Reading Like a Writer

At most of the conferences I’ve ever gone to one of the big “nuggets” of information you hear is to read. Read, read, read, read, READ! This seems like a no-brainer. Of course you need to read. You can’t compete in a market that you know nothing about.

At one conference I even heard the statistic that you need to read 1000 books in your genre/market before you can really write one. That’s a LOT! But okay, I’m up for it. So, I geared up and started reading, hoping that through some magical process of quantity and osmosis I would soak in the necessary tools to write great books.

But there’s a disconnect here (for me) with the advice “Go Read.”

Sure, you’ll pick up some of the rhythms of storytelling, and you’ll get a sense of what you like and don’t like. And by NO MEANS do I want to make the impression that I think one shouldn’t read. I just didn’t understand that the advice “go read” really means:

Go read like a writer.

So, how is that any different than normal reading?  And how do you learn to read like a writer?

First, I highly suggest Francine Prose’s book Reading Like a Writer. She goes through the methodical process of reading a book from the level of word, sentence, paragraph, chapter, character, and beyond! It’s a fascinating book that will help you to unveil the “mysteries” and “magic” of how a storyteller brings you to tears, or has a stunning reversal that was somehow in your face the whole time, or uses language to deepen a theme, etc. Yes, you should absolutely check out this book.

But what can you do now?

Three Quick Tips On How To Read Like a Writer:

1)  Listen to your Reactions: The simplest way to read like a writer is to “listen” to your reactions as you read. Did you get bored? Could you not stop turning pages? Did you laugh out loud? First identify what the reaction is. It could be the reaction the author wants (you cried) or it could be the opposite (you got bored and decided to eat a cheese sandwich).  Once you’ve identified your reaction, ask yourself: How did they get me to feel that? Go back and analyze the writing. What set you up for the joke? What about the sentence structure made your heart race? Why did the protagonist’s actions feel fake? Be a book detective!

2)  Pick a Craft Issue You’re Struggling With and Study It:  If you’re finding yourself struggling in a certain area, use your reading as a way to learn more about it. For example, if you suck at imagery and language, find books that use imagery effectively and analyze how they use it. When do they use it? What does it reveal about character, setting, mood, plot? Then go read books that have bad imagery and ask yourself why it’s bad. Does it distract? Is it out of the voice of the character? What’s the balance?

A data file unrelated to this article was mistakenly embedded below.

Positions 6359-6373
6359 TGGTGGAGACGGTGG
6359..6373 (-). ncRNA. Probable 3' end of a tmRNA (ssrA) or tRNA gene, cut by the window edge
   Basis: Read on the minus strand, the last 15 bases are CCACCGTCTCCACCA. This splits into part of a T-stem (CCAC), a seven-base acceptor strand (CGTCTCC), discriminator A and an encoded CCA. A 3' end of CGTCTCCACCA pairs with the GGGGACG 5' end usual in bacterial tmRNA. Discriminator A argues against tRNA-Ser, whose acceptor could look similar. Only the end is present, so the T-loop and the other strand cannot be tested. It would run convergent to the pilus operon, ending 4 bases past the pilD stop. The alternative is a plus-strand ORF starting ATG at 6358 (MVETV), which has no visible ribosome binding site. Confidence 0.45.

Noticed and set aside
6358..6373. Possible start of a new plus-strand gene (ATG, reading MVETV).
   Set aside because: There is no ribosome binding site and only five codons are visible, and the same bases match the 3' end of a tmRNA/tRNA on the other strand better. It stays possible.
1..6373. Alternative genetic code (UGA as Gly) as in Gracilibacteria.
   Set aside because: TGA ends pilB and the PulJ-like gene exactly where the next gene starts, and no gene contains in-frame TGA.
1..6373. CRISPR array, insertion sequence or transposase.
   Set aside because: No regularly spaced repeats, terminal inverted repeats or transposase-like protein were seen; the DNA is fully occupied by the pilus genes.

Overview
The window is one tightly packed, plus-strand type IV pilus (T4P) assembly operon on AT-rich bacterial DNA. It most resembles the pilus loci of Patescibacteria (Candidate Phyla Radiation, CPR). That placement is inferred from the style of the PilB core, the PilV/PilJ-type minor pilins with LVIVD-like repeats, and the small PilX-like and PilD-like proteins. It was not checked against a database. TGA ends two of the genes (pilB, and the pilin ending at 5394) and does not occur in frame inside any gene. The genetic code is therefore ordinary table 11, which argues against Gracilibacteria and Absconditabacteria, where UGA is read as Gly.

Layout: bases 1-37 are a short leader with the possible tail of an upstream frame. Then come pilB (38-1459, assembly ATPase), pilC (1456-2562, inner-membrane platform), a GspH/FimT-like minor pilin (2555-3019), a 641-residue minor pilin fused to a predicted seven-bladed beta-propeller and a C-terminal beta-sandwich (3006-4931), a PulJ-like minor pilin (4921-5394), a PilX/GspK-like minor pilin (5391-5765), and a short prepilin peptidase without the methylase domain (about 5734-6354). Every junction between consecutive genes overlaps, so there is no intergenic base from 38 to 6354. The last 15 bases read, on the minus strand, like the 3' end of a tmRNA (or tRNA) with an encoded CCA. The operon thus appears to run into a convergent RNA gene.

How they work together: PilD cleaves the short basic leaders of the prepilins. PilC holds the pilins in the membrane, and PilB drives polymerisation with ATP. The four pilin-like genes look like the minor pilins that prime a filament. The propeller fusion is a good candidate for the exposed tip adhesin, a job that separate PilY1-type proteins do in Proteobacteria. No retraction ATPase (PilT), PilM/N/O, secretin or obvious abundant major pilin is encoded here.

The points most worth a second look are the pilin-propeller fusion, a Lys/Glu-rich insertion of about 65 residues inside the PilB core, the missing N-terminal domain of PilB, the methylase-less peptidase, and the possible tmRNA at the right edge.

3)  Try the Post-it’s Exercise: This is an exercise that I’ve found really helpful in getting me to slow down and see why a book isn’t working for me. Pick any book to read and start reading it for pure enjoyment. Any time you find yourself pulled out of the narrative put a post-it note on that page. This could be anything: you started daydreaming, got bored, hand to re-read a paragraph, were confused, didn’t believe a character motivation, etc. Feel free to jot a quick note on the post-it as to your initial reaction or reason for putting a post-it on that page. Then keep reading and finish the book. When you’re done, go back to each post-it and ask yourself WHY did I get pulled out of the book in this moment? The answer might be in the very sentence that pulled you out, or it might have its roots in something set up in the paragraph before, or a page before, sometimes even PAGES before.  It’s fascinating!

There’s a ton of ways to slow down and start to analyze books with your “writer’s cap” on. These are only a couple. But I’ve started to find that the answers to most of my writing issues can be found in the works of other authors. I only need to sit down and study exactly what they’re doing with their words. There are a lot of great craft books out there with theories as to why a book should work and how you should write your book. But sometimes the best teachers are the books themselves. Because this is craft IN ACTION!

I’d love to hear your “reading like a writer” exercises as well. So feel free to share. Happy reading everyone!

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3 thoughts on “Reading Like a Writer

  1. I try to read critically, but as Bethany Elizabeth says, you can only do so much of it. My biggest problem is when I’m working on a writing project and I read other people’s work, I find my voice losing its natural rhythm and taking on the rhythms of the writer I’ve been reading. Do you have this problem?

  2. Great suggestions! LIke Bethany Elizabeth I don’t think I could do that for every book I read because I simply wouldn’t have enough time but I find that reading on the Kindle is great because the highlighting text feature helps me to read more attentively. I think the key thing for would-be writers is to have a notebook handy all the time so that you can jot down ideas when they come to you. It’s amazing how useful those notebooks can be when you actually sit down and start writing.

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